The heart of the film adaptation of the sprawling and engrossing nonfiction work Bridge of Spies is about the secrets of the human heart in the face of the constant deceptions, and false perceptions of human social interaction. The book delves deep into history and the personal lives of the spies that are swapped, while the movie (adapted by Matt Charman, Ethan Coen, and Joel Coen) focuses on the problems and character of James B. Donovan, a lawyer who found himself at the heart some of the 20th century’s most pivotal historical issues.

Foisted upon a backdrop that magnifies the problems of identity and perception, Bridge of Spies speaks to the questions all of us have to face as we made our private decisions and face the judgement others make of us based on what they think we are doing. James B. Donovan made a choice to represent a Soviet spy in U.S. court in the middle of the Cold War, earning a degree of ire most of us wouldn’t have the courage to undertake. He put his family endanger, as well as himself, but the movie depicts his decision to be motivated on his belief in a sense of justice higher than national interests, and a confidence in his own ability to negotiate in the toughest situations imaginable.

Espionage exposes the shadow of our sense of self. What makes us members of a certain nation? What makes us who we are? When a person sheds their past identity for the purpose of gathering information against another country, questions of what makes us who we are bubble to the surface, not just in existential ways, but in prickly tangible ways we can almost touch.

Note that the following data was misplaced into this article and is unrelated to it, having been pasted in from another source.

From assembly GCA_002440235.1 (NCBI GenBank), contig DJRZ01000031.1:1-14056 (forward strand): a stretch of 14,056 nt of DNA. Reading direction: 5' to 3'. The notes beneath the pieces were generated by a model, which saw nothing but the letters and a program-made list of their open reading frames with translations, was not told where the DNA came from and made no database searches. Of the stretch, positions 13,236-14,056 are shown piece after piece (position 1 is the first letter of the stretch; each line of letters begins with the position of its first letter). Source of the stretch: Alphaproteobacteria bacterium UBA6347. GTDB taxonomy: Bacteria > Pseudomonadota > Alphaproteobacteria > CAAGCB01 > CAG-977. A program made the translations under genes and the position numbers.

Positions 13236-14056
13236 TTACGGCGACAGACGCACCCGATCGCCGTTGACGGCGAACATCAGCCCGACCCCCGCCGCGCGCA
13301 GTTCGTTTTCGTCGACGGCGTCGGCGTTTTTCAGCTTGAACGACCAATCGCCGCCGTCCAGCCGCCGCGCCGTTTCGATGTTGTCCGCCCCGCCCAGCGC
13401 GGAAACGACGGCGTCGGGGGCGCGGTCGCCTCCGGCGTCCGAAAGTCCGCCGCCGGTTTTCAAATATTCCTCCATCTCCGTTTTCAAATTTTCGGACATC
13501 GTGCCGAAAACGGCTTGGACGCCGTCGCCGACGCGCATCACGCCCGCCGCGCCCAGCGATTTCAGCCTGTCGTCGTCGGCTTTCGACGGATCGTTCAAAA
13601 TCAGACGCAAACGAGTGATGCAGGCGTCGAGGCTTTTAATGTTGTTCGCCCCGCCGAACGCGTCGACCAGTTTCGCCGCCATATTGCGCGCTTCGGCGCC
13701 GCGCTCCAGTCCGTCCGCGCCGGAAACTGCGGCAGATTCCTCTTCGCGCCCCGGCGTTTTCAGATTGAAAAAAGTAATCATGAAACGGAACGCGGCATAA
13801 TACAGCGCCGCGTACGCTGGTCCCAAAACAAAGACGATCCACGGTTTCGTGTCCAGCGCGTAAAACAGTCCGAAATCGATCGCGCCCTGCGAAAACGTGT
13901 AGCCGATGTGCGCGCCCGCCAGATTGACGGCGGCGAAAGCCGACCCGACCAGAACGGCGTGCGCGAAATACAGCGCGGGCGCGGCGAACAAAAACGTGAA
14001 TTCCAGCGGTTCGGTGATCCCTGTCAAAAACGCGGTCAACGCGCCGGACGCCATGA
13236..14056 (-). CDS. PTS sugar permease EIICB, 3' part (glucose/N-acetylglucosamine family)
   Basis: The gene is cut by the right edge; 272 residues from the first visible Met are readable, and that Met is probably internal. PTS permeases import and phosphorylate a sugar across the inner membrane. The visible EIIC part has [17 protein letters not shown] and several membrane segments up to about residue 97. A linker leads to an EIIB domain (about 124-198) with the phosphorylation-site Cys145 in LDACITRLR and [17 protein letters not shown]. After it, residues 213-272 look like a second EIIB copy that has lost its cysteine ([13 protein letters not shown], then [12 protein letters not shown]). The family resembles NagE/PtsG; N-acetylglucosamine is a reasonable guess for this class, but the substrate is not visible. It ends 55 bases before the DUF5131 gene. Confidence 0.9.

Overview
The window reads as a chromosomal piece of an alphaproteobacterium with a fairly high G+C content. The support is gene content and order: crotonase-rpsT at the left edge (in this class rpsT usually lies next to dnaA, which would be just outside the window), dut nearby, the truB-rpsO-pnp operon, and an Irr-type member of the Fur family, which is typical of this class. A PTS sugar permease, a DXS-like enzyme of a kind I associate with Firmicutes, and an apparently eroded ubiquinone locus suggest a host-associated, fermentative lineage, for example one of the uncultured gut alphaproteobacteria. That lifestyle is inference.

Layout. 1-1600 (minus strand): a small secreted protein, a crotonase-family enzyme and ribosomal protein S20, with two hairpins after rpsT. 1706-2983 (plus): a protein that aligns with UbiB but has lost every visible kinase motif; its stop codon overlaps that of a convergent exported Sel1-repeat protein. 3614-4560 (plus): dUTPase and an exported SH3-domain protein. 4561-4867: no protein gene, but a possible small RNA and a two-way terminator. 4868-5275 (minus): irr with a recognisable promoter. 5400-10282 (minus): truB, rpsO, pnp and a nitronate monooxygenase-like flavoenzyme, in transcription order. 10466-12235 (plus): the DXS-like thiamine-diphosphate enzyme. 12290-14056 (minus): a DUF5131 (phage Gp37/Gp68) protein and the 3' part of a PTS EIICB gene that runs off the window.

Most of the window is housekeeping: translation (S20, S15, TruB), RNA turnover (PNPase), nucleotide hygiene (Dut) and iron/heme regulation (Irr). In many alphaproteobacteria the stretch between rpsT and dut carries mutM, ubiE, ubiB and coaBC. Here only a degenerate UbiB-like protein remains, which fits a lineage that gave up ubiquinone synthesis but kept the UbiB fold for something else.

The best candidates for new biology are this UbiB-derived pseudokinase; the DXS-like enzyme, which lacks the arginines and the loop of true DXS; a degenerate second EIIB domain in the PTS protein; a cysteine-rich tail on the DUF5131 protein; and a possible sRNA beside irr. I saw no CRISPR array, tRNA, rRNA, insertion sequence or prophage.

We cannot deny that we all born into certain identities. We also all carry secrets, and we are always inside a bit different than the faces we show the world. Some of our secrets are nefarious, but a great deal of our secrets concern qualities of goodness and kindness, or just little decisions we feel are right to make, but are difficult to explain to others. There is so much we cannot explain, we can only live through, and this the space between ourselves and others is tinged with melancholy.

No one knows what has happened in our lives, from our point of view, but ourselves. We can write a thousand books trying to tell it, and all of it will never quite be said. No matter what we get distracted by some of the feedback we hear from others, but what they tell us, and what we suspect about them. We want to tell them they are wrong about who we are, we want to explain that our past self is wrong about who we are, and all the while the moments slip away through our grasping words.

At the end of Bridge of Spies, a cold-ravaged Donovan is both physically wrecked, and emotionally worn by this trade of spies. He’s developed a sense of respect for the Soviet spy he was hired to defend, and is a bit devastated at the knowledge that the Soviets have no reason to trust either himself or Rudolph Abel when it comes to what Abel did or did not reveal to the U.S. government. On the ride home, the United States’ spy, Francis Gary Powers, seems eager to tell someone, anyone, that he was honorable, that he betrayed nothing either. He wants to prove what is impossible to prove, what is even more impossible for a spy to prove. Donovon solemnly turns to him and says “It doesn’t matter what anyone else thinks. You know what you did.”

This is maybe a harsh truth for the guilty, for people who carry with them knowledge that they have hurt others, but it is also a bit of a weight for the innocent. Being falsely accused, even on a small and petty scale, is one of the harshest assaults to us, and trying to prove something can just make us look worse. Sometimes, a bit of what we know is true about ourselves will be revealed, as it was for Donovan. Still, good or bad, exciting or blank, we are the only witness to our own minds. Being aware of that, of the solid and safe prison of our own secrets, is a small, pet loneliness we carry with us throughout our lives.